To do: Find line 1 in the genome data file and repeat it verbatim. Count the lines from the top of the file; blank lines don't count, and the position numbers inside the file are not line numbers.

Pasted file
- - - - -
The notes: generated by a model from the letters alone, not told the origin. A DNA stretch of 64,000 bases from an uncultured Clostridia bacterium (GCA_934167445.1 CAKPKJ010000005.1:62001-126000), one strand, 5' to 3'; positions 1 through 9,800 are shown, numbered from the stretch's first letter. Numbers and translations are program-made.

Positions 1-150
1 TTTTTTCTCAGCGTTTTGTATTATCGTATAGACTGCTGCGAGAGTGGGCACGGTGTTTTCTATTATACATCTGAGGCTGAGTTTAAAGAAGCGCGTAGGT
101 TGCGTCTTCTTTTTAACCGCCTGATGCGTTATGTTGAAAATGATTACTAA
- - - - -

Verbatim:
The notes: generated by a model from the letters alone, not told the origin. A DNA stretch of 64,000 bases from an uncultured Clostridia bacterium (GCA_934167445.1 CAKPKJ010000005.1:62001-126000), one strand, 5' to 3'; positions 1 through 9,800 are shown, numbered from the stretch's first letter. Numbers and translations are program-made.